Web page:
“You learn a lot when you play four games in six days,” head coach Brad Stevens told reporters after the game. “It’s been, I’d say, more positive than not, but we’ve got a lot of room to improve.”
Ball distribution was an issue for the Celtics, whose team total of 12 assists was well below their preseason average (for contrast, they dished out 29 in Friday’s loss to the Toronto Raptors). Boston’s shooting also came back to earth, as the C’s shot more than 10 percentage points lower (37.5 percent) in the loss than they did in their 20-point blowout of the Knicks three days earlier.
Take a spin though a few bullet points from the

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How Flip Saunders Can Reboot Anthony Bennett’s NBA Future

In a frenzy of NBA offseason excitement, Minnesota Timberwolves forward Anthony Bennett has become somewhat of a forgotten man.

It was just 16 short months ago when all eyes were on Bennett, the first overall selection of the 2013 NBA draft.

In that time, Bennett has moved from Las Vegas to Cleveland and then to Minneapolis. He’s had to rehab from shoulder surgery, switch positions, endure a trade and deal with critics who’ve called him the worst pick of the past 20 years.

Following a summer trade from the Cavaliers to the Timberwolves, Bennett wasn’t even the second- or third-best player in the deal. Kevin Love, Andrew Wiggins and Thaddeus Young headlined the blockbuster three-team swap, with Bennett’s name casually thrown in.

Clearly, a fresh start was needed.

With the Timberwolves and president of basketball operations/head coach Flip Saunders, that’s precisely what Bennett will get.

Here’s how Saunders can turn around the young forward’s future and get Bennett back on his very promising track.

 

Rookie Problems

A lot of Bennett’s struggles on the court as a rookie were physical.

Bennett was noticeably out of shape during training camp with the Cavaliers. During the team’s annual Wine and Gold Scrimmage, Bennett often grasped at his sides and remained bent over during breaks, even after just a few times up and down the court.

It was obvious he wasn’t in good playing condition.

Much of this was out of his control, however.

Bennett was still recovering from offseason shoulder surgery to fix a torn labrum. He suffered from sleep apnea and asthma. Despite playing around 240 pounds while at UNLV, Bennett tipped the scales around 260 pounds during training camp.

While Bennett had to fight to get back in shape, he faced a new battle on the court: playing in a Mike Brown offense.

Brown’s offense was incredibly stagnant last season. Even with players like Kyrie Irving, Dion Waiters and Luol Deng, the Cavs finished 22nd in both scoring and offensive rating under Brown.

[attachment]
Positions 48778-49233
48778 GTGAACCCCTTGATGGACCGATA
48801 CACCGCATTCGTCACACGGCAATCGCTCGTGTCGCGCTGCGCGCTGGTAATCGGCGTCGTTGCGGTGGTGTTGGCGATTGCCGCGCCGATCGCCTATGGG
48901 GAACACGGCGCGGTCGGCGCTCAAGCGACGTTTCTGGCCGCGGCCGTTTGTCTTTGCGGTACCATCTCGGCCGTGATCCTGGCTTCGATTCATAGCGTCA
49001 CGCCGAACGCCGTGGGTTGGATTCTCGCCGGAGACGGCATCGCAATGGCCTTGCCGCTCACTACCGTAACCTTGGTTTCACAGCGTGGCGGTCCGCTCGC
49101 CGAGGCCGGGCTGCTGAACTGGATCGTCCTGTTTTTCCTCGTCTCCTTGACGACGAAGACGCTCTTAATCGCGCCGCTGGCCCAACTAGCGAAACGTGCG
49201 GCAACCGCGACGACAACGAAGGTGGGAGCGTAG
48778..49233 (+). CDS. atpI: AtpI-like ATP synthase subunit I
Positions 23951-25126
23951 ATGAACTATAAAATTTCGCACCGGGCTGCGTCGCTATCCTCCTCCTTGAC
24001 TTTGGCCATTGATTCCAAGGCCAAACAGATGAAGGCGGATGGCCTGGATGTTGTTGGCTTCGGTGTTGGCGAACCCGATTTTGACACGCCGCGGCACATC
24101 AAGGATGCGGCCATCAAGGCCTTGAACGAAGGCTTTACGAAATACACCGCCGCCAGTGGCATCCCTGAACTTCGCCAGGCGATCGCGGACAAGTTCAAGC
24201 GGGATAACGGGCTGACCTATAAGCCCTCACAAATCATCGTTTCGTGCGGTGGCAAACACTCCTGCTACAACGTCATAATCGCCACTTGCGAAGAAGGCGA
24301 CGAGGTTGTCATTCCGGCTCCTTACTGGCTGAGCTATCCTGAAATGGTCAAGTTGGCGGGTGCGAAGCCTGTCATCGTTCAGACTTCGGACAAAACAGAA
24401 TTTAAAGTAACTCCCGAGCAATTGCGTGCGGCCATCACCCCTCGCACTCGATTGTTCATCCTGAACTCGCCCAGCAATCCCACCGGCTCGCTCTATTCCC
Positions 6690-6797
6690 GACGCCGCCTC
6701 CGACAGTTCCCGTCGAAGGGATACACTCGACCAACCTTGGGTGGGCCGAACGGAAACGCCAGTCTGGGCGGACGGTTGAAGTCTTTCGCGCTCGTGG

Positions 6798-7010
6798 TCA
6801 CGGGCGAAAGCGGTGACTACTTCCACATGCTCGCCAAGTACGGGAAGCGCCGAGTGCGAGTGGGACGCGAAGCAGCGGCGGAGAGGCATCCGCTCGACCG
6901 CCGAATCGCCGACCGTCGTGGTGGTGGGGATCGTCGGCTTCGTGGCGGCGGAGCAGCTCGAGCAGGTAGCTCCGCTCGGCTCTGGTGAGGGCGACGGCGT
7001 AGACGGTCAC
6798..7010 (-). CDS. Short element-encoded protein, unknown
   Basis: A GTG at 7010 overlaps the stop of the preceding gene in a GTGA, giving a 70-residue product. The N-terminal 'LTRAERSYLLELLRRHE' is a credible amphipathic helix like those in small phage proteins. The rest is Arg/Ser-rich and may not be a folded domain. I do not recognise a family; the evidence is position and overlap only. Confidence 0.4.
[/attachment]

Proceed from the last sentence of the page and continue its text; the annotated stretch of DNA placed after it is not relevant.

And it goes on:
Brown rarely drew up a play for Bennett or worked to utilize his strengths as an athletic big. Instead, Bennett was often forced to hang out around the three-point line, where he struggled at a 24.5 percent clip.

Bennett’s weight effected his play. His poor play effected his confidence. His low confidence led to passiveness on the court and played a major role in his disappointing season.

“I’m just thinking too much,” Bennett told Mary Schmitt Boyer of The Plain Dealer in Nov. 2013. “That’s what it is right now. I try not to mess up. There’s a lot of plays, a lot of things thrown at me. It’s not the same as college. One mistake is kind of crucial.”

Asked why he’s overthinking, Bennett told Boyer, “I really don’t know. If I had an idea, I’d change it. I just have no idea.”

Nothing, as it seemed, could go right for Bennett.

Even after hitting a stretch of good play in early February, Brown mysteriously benched Bennett for long stretches, killing what progress he had made. A left-knee injury in early March would all but end his miserable rookie year.

 

Offseason Transformation

Since the end of April, Bennett has been on a mission to silence critics and regain his promise as a No. 1 pick.

He’s had his tonsils and adenoids removed, underwent LASIK eye surgery and dropped 10 pounds thanks to a grueling training regimen.

Bennett spent three weeks training with Frank Matrisciano, known for his work with NBA players as well as Navy SEALS. Phil Ervin of Fox Sports North tells us more:

Thanks to hours spent traversing the Santa Monica Stairs with medicine balls in tow, sprints on the beach with 50-pound weights on his back or pails full of sand in his hands, climbing hills of sand while Matrisciano tried to hold him back with a harness and performing other unconventional workouts, Bennett dropped about 10 pounds and weighs 243, he said.

The work clearly paid off for Bennett, as he showed during the team’s media day.